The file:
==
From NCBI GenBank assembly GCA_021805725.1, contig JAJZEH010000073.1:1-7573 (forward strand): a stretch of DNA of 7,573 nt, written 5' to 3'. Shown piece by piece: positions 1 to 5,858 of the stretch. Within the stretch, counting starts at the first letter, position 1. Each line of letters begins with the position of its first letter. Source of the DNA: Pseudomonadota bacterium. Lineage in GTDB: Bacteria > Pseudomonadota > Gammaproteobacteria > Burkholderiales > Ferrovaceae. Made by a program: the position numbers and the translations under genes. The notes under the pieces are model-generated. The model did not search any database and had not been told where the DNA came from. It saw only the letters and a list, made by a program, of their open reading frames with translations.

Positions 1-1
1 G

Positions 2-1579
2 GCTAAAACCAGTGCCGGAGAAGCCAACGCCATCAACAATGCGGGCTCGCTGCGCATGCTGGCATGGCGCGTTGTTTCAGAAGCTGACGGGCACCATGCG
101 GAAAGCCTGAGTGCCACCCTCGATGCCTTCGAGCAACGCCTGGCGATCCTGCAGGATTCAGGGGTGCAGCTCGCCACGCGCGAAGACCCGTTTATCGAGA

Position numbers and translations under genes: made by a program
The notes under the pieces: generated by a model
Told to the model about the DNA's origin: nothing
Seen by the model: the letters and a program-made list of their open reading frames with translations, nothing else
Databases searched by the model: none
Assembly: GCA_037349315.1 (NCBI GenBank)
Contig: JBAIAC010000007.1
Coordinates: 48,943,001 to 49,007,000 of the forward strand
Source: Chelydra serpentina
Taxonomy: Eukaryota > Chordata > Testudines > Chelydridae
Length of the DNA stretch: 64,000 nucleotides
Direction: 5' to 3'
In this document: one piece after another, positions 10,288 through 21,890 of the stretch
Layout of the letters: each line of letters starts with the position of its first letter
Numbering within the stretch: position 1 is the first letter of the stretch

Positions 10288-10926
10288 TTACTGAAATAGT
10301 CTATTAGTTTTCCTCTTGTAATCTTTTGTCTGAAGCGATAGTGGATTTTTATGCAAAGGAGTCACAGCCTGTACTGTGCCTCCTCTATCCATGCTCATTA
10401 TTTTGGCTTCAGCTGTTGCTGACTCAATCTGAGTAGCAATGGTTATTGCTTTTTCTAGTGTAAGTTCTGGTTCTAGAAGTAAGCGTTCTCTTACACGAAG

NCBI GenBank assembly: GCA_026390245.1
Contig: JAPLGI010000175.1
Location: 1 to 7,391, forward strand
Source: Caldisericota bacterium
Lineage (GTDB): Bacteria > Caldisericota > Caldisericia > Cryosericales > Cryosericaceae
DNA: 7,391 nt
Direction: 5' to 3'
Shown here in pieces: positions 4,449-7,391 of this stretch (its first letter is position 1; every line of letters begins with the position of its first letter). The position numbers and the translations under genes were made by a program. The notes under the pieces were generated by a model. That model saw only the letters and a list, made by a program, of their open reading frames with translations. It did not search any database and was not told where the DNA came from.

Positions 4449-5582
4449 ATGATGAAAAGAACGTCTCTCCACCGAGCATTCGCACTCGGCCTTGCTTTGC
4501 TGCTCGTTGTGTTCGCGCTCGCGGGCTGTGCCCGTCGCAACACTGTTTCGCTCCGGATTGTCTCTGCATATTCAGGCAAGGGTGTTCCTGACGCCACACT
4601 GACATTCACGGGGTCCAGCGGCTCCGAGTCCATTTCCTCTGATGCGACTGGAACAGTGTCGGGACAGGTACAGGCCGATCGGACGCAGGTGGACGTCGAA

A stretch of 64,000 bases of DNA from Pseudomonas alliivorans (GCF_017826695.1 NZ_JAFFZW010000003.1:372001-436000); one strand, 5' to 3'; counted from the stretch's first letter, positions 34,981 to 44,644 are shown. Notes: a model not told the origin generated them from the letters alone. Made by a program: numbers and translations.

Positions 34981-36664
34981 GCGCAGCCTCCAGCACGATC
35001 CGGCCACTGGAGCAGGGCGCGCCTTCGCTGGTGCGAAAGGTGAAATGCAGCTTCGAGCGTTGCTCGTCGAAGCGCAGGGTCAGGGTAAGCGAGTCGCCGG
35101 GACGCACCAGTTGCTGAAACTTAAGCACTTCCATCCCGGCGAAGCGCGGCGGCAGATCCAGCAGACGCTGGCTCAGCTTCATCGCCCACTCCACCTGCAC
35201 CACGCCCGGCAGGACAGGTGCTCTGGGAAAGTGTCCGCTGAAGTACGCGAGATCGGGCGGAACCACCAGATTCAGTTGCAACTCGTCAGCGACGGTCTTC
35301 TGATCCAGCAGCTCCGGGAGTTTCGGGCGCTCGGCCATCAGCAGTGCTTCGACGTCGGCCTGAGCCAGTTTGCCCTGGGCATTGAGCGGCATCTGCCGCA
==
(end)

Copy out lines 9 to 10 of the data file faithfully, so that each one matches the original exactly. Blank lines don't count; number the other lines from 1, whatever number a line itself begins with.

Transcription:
Told to the model about the DNA's origin: nothing
Seen by the model: the letters and a program-made list of their open reading frames with translations, nothing else